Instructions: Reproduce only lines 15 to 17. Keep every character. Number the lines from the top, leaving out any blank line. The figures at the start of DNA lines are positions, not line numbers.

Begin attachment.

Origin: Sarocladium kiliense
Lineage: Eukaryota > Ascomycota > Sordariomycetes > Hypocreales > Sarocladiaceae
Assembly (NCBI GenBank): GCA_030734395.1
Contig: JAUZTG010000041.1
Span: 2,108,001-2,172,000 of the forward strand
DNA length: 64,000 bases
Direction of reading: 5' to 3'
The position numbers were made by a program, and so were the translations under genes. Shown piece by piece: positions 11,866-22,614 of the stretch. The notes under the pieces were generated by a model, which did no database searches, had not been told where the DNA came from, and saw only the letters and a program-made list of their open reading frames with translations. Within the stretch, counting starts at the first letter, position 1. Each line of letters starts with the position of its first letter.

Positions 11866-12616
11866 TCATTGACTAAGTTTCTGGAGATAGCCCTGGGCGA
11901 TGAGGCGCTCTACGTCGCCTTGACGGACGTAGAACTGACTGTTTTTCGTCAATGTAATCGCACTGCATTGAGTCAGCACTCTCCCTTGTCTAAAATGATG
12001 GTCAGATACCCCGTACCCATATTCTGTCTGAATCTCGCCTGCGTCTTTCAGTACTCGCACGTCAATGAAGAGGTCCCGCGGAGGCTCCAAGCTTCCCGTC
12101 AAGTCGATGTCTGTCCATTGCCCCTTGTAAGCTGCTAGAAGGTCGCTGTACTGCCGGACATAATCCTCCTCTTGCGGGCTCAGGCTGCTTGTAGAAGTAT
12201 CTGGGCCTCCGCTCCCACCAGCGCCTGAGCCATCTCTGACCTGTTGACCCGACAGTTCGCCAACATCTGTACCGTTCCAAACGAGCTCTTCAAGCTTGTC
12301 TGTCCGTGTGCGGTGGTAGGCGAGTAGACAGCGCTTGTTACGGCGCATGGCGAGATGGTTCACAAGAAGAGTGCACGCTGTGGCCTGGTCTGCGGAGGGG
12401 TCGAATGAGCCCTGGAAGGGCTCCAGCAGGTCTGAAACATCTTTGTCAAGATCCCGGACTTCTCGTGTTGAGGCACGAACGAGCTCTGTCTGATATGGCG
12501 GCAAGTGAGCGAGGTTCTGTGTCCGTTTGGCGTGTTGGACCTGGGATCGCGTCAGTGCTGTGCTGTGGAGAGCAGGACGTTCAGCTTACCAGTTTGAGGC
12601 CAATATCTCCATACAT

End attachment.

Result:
12301 TGTCCGTGTGCGGTGGTAGGCGAGTAGACAGCGCTTGTTACGGCGCATGGCGAGATGGTTCACAAGAAGAGTGCACGCTGTGGCCTGGTCTGCGGAGGGG
12401 TCGAATGAGCCCTGGAAGGGCTCCAGCAGGTCTGAAACATCTTTGTCAAGATCCCGGACTTCTCGTGTTGAGGCACGAACGAGCTCTGTCTGATATGGCG
12501 GCAAGTGAGCGAGGTTCTGTGTCCGTTTGGCGTGTTGGACCTGGGATCGCGTCAGTGCTGTGCTGTGGAGAGCAGGACGTTCAGCTTACCAGTTTGAGGC